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B.C. wildfire smoke detectable in Northwestern Ontario

There is currently low risk air quality conditions in Thunder Bay, though alerts have been issued throughout Minnesota.
Kip Miller
Kip Miller, a fire operations supervisor in Thunder Bay, points to a smoke pattern map on the Environment Canada website showing the spread of smoke from British Columbia wildfires on Friday, August 17, 2018. (Matt Vis,

THUNDER BAY – Smoke from western wildfires is present in the Thunder Bay area, though the impact air quality is expected to be less than south of the border where advisories have been issued.

Forest fires, which are raging throughout British Columbia, are sending blankets of smoke into the atmosphere which is spreading east across North America.

Environment Canada has Thunder Bay on Friday at a low risk for air quality, with that expected to continue through the end of Saturday. Alerts had been declared throughout Minnesota, including for Grand Portage and Duluth and extending south to the Twin Cities.

Kip Miller, a fire operations supervisor in Thunder Bay for the Aviation, Forest Fire and Emergency Services branch of the Ministry of Natural Resources, expects the hint of smoke to be present during the weekend.

“I think the smoke that you see is what you’re going to see for the next while,” Miller said.

“That smoke is all coming from western Canada and the western United States. We’re hoping over the next few days it will dissipate, given the change in the air mass and change in the wind direction.”

The smoke is starting to have an impact in western provinces, as Calgary and Edmonton are expected to have high risk air quality conditions Friday night and a number of cities in Manitoba and Saskatchewan are forecasted to be in moderate risk conditions.

A forecast map on the Environment Canada website shows the smoke patterns aren’t moving straight east across the continent, but includes dips north and south.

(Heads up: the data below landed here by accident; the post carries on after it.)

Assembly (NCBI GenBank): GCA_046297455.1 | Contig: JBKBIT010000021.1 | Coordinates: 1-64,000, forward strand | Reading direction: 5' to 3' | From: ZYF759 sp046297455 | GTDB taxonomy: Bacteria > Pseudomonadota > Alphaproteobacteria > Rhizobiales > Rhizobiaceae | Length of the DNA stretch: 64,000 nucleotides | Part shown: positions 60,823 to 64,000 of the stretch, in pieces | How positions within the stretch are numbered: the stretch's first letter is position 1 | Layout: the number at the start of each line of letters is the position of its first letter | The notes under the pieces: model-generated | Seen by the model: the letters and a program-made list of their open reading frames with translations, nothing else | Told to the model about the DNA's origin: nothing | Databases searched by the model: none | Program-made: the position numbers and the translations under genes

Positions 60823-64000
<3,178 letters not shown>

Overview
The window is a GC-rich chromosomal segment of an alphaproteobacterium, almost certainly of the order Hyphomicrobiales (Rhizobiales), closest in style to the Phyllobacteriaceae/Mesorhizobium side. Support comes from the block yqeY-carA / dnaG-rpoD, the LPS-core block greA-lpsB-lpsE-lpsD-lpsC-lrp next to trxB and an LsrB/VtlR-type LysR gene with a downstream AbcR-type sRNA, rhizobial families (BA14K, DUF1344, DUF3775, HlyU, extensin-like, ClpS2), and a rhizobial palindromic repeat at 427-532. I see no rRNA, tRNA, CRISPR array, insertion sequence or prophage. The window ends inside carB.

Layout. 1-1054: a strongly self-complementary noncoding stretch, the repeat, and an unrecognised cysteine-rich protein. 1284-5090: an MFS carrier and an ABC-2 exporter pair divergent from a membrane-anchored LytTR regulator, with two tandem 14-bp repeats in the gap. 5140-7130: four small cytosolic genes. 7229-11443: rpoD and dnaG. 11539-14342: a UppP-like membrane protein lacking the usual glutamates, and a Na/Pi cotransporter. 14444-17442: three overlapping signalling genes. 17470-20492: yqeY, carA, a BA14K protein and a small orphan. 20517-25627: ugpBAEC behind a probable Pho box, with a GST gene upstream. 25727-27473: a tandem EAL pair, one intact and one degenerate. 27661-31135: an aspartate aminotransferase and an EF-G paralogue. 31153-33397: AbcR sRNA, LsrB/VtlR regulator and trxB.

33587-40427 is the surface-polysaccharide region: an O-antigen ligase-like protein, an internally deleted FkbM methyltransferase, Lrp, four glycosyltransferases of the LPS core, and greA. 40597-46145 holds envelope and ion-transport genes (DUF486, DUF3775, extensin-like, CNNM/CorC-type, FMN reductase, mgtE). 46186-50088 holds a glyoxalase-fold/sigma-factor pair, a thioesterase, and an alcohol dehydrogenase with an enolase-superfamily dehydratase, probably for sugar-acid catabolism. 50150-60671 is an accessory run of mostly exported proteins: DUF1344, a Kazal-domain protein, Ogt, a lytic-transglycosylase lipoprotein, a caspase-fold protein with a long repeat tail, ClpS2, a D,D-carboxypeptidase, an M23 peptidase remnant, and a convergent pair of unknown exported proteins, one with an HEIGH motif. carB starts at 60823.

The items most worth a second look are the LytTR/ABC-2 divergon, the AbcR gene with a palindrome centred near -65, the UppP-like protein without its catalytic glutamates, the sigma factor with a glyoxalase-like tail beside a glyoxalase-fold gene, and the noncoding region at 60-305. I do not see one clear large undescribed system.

“As the smoke rises into the upper atmosphere, it’s pushed and it sheers over and comes across and typically follows the wind and the weather patterns,” Miller said.

Miller said fires in Woodland Caribou Provincial Park could contribute to smoky conditions in the Red Lake area, but there isn’t likely to be smoke from any other Northwestern Ontario fires that is noticed in municipalities across the region.

“In the Thunder Bay area we have four fires we’re managing up in Wabikimi Park that will not impact the smoke or air quality here,” Miller said.

The ministry had declared a restricted fire zone across much of Northwestern Ontario, with that fire ban carrying into the weekend for the Kenora, Fort Frances and Dryden districts, along with the southern portions of the Thunder Bay, Sioux Lookout and Red Lake districts.

Within the fire ban, open fires such as campfires and the burning of debris is not permitted. Portable gas and propane stoves are allowed to be used if certain rules are followed.

Areas within the Thunder Bay, Shuniah, Neebing and Oliver Paipoonge municipal boundaries are exempt, as well as Pass Lake and Sleeping Giant Provincial Park.

Matt Vis

About the Author: Matt Vis

Born and raised in Thunder Bay, Matt is honoured to tell the stories of his hometown.
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